Stable Isotope and Trace Element Status of Subsistence Hunted Bowhead and Beluga Whales in Alaska and Gray Whales in Chukotka
IAAAM 2005
Larissa-A. Dehn1; Cheryl Rosa1; Erich H. Follmann1; Lawrence K. Duffy1; Gerald R. Bratton2; Todd M. O'Hara1
1Institute of Arctic Biology, University of Alaska Fairbanks, Fairbanks, AK, USA; 2Department of Veterinary Anatomy and Public Health, Texas A&M University, College Station, TX, USA


Bowhead whales (Balaena mysticetus), beluga whales (Delphinapterus leucas), and gray whales (Eschrichtius robustus) were sampled during Native subsistence hunts in northern Alaska and Chukotka, Russia. Muscle, epidermis, kidney and liver were analyzed for Ag, Cd, Cu, Se, Zn and total Hg (THg). Lumbar muscle was analyzed for stable carbon and nitrogen isotopes and body length was used as a proxy for age. Carbon-13 is significantly enriched in gray whales as compared to bowhead and beluga whales (p = <0.0001). The more enriched carbon-13 in gray whales is likely due to benthic feeding habits. Bowheads are mostly feeding in the water column on krill, displaying the more depleted carbon isotope signatures of the pelagic foodweb. Belugas take an intermediate position between bowhead and gray whale, suggesting that both pelagic and benthic foodwebs are important components in beluga prey selection. δ15N shows significant differences between the three cetacean species (p = <0.0001). The beluga, an odontocete (toothed whale), occupies the highest trophic level (δ15N = 16.8 ± 0.6‰). However, stable nitrogen isotope ratios indicate that bowheads are foraging on a higher trophic level than gray whales, thus pointing to differences in prey consumed (13.3 ± 0.6‰ and 12.0 ± 0.9 ‰ for bowheads and gray whales, respectively). Typical bowhead prey (e.g., euphausids and copepods) have higher nitrogen isotope ratios than benthic gammaridean amphipods that make up the majority of the gray whale diet (10.4 ± 1.2‰ and 7.9 ± 0.8‰ for euphausids and amphipods, respectively). Concentrations of trace elements in tissues of bowhead, beluga and gray whale are markedly different. Zn and Ag in liver and kidney are significantly higher in beluga than in both bowheads and gray whales (p = <0.0001). Hepatic and renal Cd is not statistically different between bowheads and belugas (15.1 ± 14.9 ppm and 10.2 ± 4.3 ppm for bowhead and beluga kidney, respectively), while gray whales have lower concentrations (1.2 ± 1.5 ppm for kidney). Cu is highest in belugas (25.0 ± 27.2 ppm in liver), followed by gray whales (18.9 ± 34.7 ppm in liver) and lowest concentrations are found in bowheads (9.1 ± 21.7 ppm in liver). Renal and hepatic Se and THg are higher in belugas than in both baleen whales (p = <0.0001). However, the molar ratio of Se to THg is higher in gray whales and bowheads than beluga and exceeds the ratio of 1:1 in all three species (127.8:1 ± 102.0, 121.6:1 ± 136.2 and 6.9:1 ± 6.4 for gray whale, bowhead and beluga liver, respectively). The Se to THg molar ratio in liver is negatively correlated to length in these whales. Hepatic Se has a strong positive correlation to hepatic THg in belugas and bowheads, but not in gray whales. Cd in kidney and liver and THg in liver were positively correlated to length in all three species.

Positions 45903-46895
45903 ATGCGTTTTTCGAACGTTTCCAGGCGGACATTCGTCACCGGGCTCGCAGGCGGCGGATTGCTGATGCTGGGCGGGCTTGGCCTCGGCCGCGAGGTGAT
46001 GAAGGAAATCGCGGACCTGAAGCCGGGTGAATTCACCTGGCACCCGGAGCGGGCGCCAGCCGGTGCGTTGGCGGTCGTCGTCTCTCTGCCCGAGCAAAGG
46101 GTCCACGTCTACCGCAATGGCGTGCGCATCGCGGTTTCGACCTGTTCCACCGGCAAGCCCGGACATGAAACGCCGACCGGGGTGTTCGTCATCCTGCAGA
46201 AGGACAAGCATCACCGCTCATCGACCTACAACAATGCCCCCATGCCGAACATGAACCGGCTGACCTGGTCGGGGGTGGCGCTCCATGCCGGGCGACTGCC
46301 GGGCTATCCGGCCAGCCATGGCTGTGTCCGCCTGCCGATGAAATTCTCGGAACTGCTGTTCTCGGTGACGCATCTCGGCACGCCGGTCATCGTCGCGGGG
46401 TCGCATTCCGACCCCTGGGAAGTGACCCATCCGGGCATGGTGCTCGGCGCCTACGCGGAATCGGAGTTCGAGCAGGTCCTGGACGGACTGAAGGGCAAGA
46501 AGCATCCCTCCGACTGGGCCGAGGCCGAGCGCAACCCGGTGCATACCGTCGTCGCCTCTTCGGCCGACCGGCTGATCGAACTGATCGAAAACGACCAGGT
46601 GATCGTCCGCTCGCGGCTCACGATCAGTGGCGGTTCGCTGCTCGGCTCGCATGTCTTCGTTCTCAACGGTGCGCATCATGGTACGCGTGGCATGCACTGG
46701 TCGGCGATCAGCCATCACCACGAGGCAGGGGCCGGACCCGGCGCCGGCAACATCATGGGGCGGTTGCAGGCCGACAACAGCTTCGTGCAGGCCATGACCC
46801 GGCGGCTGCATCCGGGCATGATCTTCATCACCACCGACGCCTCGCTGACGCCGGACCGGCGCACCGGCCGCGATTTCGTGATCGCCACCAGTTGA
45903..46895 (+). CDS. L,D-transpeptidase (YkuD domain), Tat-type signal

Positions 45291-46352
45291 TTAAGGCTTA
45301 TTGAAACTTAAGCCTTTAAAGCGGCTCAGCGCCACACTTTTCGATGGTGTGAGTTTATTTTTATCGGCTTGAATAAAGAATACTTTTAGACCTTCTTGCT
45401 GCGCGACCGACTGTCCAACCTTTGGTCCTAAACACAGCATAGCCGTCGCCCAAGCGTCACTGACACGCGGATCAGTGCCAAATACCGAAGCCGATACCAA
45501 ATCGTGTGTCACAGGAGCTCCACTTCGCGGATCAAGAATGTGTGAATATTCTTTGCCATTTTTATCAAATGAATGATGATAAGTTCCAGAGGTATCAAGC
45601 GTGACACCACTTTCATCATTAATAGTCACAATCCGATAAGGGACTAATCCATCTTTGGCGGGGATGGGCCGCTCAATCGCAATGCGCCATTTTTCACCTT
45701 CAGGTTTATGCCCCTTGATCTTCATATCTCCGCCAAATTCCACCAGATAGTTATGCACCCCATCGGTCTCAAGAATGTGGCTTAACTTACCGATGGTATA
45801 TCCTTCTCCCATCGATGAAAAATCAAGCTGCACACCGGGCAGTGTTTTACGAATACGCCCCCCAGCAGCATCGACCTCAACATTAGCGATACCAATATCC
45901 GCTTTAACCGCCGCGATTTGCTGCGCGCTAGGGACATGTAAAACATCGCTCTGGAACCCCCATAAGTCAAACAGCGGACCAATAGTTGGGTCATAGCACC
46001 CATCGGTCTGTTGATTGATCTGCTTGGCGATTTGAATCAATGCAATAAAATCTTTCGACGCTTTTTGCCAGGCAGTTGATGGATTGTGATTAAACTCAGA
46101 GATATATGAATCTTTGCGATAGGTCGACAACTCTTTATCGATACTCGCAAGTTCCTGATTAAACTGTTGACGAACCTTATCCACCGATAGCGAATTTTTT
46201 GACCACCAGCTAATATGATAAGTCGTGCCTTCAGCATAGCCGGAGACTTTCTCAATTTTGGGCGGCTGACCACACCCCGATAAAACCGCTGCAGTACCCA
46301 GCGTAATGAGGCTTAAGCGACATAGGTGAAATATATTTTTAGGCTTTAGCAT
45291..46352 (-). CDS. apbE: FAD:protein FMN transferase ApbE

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Larissa A. Dehn

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